“Hey doc, all I need is this referral.”
I’ve been encountering more of this lately. A patient who has not been seen in the office for months to years (well beyond when they were supposed to come back for a follow up visit) walks in and requests a “referral” for a specialist visit but they can’t be bothered with actually being seen and evaluated in the office or to be compliant with their return appointments.
Or they do show up years after their last visit for no purpose other then that the specialist they recently saw after developing a serious illness and being hospitalized, told them that they needed to “go see their PCP to get a referral.”
Seriously? This entire concept of the “referral” system required by insurance companies was designed to contain health care costs by making the primary care provider a so-called “gatekeeper” who controls utilization by deciding who needs a referral and who does not.
In very few circumstances were the “gatekeepers” given incentives to avoid “unnecessary” referrals and more commonly, they were penalized financially for what the insurance company considered to be excessive utilization. Even worse, at least one study found no differences in utilization of referrals whether they were required or not. Hence, there remains no good evidence that this system works to reduce utilization or enhance primary care.
Currently, our health care is a system that emphasizes specialty and complex care over primary care and requires patients to get referrals from their PCPs but does not absolutely require them to be compliant with routine primary care visits and preventative care. As such, the importance and utilization of primary care has been marginalized even by patients who increasingly see it as a bureaucratic burden. Even for patients, primary care is little more than a paperwork hassle.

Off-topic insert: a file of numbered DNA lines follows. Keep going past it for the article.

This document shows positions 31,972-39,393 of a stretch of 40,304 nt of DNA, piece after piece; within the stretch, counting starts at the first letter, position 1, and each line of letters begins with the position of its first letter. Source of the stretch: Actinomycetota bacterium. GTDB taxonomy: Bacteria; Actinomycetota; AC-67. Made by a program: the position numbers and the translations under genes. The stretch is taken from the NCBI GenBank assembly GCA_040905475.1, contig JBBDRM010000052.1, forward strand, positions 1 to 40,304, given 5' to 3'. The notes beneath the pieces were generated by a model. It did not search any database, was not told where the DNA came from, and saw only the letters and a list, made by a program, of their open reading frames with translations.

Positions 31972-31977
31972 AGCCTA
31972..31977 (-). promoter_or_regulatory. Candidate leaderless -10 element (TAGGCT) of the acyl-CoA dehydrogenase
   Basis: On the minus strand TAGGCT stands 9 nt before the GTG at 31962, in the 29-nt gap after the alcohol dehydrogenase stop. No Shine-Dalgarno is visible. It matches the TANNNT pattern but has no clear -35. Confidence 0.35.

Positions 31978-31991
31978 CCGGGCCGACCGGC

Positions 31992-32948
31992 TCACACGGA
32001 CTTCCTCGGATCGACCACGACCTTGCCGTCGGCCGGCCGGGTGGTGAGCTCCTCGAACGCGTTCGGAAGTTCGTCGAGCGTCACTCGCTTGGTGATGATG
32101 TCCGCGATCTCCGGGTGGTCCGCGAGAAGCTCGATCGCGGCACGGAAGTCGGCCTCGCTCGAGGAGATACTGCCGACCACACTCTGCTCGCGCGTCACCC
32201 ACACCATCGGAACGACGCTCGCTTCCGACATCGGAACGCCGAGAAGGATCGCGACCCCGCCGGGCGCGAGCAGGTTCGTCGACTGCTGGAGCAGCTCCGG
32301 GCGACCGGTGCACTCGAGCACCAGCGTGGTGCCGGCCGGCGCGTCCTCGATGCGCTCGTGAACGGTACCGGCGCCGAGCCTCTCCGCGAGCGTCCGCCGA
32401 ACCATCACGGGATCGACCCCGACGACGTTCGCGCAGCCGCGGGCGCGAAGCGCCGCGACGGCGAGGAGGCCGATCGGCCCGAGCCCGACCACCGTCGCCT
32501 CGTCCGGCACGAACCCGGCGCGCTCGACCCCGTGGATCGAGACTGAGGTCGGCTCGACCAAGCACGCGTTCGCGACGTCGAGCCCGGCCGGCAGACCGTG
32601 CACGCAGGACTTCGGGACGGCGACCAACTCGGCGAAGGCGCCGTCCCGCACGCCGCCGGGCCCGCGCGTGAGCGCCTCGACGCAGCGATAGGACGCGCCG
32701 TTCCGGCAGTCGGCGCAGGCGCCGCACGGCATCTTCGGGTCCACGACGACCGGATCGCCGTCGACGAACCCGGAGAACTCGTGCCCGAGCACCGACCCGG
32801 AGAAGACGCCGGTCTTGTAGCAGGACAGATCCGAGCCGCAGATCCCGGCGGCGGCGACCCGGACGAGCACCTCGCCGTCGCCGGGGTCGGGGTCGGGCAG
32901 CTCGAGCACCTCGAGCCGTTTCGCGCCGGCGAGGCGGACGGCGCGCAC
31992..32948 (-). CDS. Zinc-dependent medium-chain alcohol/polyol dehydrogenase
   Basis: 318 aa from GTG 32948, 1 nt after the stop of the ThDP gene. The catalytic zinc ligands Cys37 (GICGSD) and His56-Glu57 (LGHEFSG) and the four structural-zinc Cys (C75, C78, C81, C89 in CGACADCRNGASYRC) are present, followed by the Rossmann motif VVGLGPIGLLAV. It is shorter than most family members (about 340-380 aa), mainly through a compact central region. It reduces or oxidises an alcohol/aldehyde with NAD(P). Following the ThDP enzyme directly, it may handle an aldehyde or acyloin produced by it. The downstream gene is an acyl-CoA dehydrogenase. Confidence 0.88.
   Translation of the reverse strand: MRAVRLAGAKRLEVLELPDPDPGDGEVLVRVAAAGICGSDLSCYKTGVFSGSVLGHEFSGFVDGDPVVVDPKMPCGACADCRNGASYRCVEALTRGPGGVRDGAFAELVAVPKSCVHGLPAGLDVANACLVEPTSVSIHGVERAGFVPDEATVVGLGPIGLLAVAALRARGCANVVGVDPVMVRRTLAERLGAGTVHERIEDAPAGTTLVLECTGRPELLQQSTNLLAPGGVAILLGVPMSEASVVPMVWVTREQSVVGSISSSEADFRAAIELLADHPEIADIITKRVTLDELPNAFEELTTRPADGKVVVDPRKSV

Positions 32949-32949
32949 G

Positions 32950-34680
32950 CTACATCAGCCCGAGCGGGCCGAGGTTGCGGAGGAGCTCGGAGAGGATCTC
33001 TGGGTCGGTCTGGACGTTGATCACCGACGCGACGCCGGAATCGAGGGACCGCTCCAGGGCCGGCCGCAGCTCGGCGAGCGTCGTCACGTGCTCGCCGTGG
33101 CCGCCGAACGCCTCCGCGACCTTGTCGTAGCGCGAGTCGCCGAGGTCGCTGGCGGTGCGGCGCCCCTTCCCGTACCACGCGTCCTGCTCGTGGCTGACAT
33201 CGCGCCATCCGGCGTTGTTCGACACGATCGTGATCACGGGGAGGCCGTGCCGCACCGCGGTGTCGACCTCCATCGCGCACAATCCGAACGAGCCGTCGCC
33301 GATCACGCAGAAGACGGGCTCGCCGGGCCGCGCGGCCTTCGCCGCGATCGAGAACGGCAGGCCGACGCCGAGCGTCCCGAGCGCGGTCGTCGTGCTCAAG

The irony is that primary care works!
In 2008, a Congressional Budget Office report found huge geographic variations in Medicare resource utilization (health care spending) and that areas with high spending also tended to have high relative populations of medical and surgical specialists (and hospital beds) and actually had worse quality outcomes than areas with lower spending rates and lower relative numbers of specialists.
But it’s not just the relative numbers of expensive specialty care that affects care quality. A 2005 review of the literature by Johns Hopkins University researchers found that primary care does indeed work to prevent and treat disease and health care quality and access is improved in areas that have higher relative numbers of primary care physicians.
But all of this favorable data was virtually ignored by Democrats and the Obama administration in the last – certain to be disastrous – “reform” of health care which didn’t even fix the always impending 21% Medicare physician pay cut.
Patients take their cues from the current system and insurance company and Medicare policy. Primary care providers are seen as little more than purposeless “gatekeepers”, especially when it comes to anything more serious than a cold or vaccines.
But maybe if these patients in question – all of whom had insurance with low co-pays – had been seen regularly then maybe this would have changed. Maybe if the patient noted above would have been seen much earlier when her symptoms first appeared, a simple blood test could have detected her condition at a stage where she could have been evaluated and treated as an out-patient before it became severe and life-threatening.
Avoiding expensive hospitalizations is something that primary care can improve and yet primary care is even marginalized by the insurance companies who end up paying for the hospitalizations and ER visits. Go figure.
Chris Rangel is an internal medicine physician who blogs at RangelMD.com.
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